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Modern technology is wonderful, except when it scares the heck out of you.
This week I was filling in at our Williston newspaper, my former home paper, in between getting the South Marion Citizen material put together.
That meant extra traveling. My car is only nine months old, so I wasn’t worried about driving between the two offices, providing I could avoid the West Port High and Williston Elementary school zones.
So after being in the Ocala office a while Monday morning, I headed up for Williston. As I pulled out on to State Road 200, I noticed a light on my dashboard that hadn’t been there before. It was a little symbol which almost looked like an upside-down headset with an exclamation point in the middle.
Have you ever been driving along at a pretty good clip and all of a sudden the sound of your engine changes? You know the feeling you get in the pit of your stomach? That’s how I suddenly felt.
Any problem with my car would be made worse by the fact that my wife was in Michigan visiting her mother until Thursday. So I had no backup.
I decided to take a chance and head up the road. Everything seemed to be running smoothly, including the radio, which at that point I thought had a problem.
It wasn’t the first time I had an encounter with a light. Earlier this year I was driving and suddenly a light came on that said “MAINT REQ’D.” Even with my limited knowledge of cars, I knew that meant it needed maintenance.
So I worried until I got to the dealer. Then I found out that “MAINT REQ’D” and “CHECK ENGINE” are not the same thing. It turns out that the vehicle is programmed to tell you to get maintenance performed at the 5,000-mile mark. When you go for servicing, the crew can reset the light so it doesn’t come on for another 5,000 miles. I breathed a sigh of relief as I had the regular checkup, which was free because of the service plan I had.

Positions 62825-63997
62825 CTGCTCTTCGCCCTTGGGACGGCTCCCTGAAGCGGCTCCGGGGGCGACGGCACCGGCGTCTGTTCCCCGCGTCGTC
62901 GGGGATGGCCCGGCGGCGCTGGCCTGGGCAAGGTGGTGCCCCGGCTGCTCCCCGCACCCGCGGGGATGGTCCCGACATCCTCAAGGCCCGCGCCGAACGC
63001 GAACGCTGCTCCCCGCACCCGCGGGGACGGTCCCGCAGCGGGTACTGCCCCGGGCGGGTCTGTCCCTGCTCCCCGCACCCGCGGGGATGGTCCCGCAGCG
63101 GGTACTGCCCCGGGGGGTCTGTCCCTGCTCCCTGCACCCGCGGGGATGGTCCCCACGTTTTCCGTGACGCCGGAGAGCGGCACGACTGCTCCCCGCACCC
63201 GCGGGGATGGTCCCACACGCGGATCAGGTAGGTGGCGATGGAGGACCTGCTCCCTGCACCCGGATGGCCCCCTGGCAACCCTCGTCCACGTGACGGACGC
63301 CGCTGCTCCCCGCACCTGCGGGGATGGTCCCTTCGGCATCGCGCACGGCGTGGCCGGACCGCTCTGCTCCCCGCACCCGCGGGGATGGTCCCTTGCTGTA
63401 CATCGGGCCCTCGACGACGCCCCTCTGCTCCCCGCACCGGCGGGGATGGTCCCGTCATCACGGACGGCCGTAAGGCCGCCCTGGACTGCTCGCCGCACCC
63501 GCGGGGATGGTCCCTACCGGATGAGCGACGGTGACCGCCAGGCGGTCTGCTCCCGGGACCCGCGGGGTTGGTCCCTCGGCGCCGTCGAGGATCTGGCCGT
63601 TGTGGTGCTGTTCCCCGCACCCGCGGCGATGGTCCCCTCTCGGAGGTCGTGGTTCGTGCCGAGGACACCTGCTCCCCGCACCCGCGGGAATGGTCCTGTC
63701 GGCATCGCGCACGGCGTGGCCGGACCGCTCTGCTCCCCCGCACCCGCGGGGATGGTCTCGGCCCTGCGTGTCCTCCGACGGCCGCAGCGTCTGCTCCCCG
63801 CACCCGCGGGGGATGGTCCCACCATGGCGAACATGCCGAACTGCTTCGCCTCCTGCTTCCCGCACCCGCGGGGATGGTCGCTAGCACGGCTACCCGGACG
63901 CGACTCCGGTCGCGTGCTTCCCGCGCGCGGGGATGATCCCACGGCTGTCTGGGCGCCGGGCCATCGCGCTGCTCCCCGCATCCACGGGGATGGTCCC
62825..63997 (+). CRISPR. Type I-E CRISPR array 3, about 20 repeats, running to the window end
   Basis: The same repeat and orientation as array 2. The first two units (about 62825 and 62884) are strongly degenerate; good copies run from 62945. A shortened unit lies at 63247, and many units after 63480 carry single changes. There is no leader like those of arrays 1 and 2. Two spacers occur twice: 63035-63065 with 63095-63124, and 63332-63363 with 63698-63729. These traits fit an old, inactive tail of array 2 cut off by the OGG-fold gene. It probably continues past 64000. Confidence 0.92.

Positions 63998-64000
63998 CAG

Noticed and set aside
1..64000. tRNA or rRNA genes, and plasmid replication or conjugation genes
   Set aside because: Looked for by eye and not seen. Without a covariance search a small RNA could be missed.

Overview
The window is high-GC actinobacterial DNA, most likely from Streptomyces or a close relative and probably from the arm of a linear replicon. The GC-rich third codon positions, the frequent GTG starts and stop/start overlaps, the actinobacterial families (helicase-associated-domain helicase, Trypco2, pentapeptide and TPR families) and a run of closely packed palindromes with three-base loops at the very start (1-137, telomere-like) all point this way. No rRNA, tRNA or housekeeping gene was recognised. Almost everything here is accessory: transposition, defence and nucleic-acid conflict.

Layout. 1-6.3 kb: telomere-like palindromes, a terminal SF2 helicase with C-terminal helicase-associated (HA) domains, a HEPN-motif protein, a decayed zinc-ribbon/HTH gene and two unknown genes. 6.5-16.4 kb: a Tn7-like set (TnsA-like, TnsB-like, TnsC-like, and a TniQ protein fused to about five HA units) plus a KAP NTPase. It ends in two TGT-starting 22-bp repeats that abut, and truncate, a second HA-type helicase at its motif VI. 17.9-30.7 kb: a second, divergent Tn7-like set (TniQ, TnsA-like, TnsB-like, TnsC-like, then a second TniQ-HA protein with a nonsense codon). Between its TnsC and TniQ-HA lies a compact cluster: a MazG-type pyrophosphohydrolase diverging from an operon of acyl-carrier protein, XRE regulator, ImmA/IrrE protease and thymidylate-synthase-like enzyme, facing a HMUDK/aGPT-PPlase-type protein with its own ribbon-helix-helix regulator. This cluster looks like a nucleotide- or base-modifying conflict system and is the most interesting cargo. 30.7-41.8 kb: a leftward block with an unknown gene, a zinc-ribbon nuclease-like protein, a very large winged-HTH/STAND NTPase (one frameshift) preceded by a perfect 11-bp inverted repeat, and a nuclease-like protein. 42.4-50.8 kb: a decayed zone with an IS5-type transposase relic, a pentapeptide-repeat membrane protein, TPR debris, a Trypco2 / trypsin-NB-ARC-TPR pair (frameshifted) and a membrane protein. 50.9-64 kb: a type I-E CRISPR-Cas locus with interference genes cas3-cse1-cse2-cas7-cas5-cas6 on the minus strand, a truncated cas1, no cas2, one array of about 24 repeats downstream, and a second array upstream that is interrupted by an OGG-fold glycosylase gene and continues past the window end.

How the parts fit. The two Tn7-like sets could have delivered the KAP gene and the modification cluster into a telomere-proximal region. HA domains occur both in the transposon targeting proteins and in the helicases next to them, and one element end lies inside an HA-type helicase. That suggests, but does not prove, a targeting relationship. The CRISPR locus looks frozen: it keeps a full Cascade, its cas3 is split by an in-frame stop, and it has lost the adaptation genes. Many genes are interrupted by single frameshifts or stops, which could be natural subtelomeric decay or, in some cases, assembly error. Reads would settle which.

But back to this week. When I arrived in Williston, I took the book inside with me so I could see what the light meant. Now if you know Williston, you know there aren’t many auto dealers, so I would have to make it back to Ocala.
I looked in the book, and it told me it was a tire pressure warning.
That really set me at ease. Since I carry one of those pumps you can plug into the cigarette lighter or power supply, I knew I would be OK.
When I left the office, the light came on but I wasn’t worried. I had eyeballed the tires (not very scientific, I know) and they all looked all right. So I left, went up Main Street and turned right on Noble Avenue. I got to the railroad, which is as bumpy as ever, and guess what – the light went out.
So here I am, in my car with the warning light no longer speaking to me, able to drive back and forth to both offices. I don’t know why the light came on in the first place. Who knows, maybe the pressure got to it.
Jim Clark is the editor of the South Marion Citizen. He can be reached at 352-854-3986 or at firstname.lastname@example.org.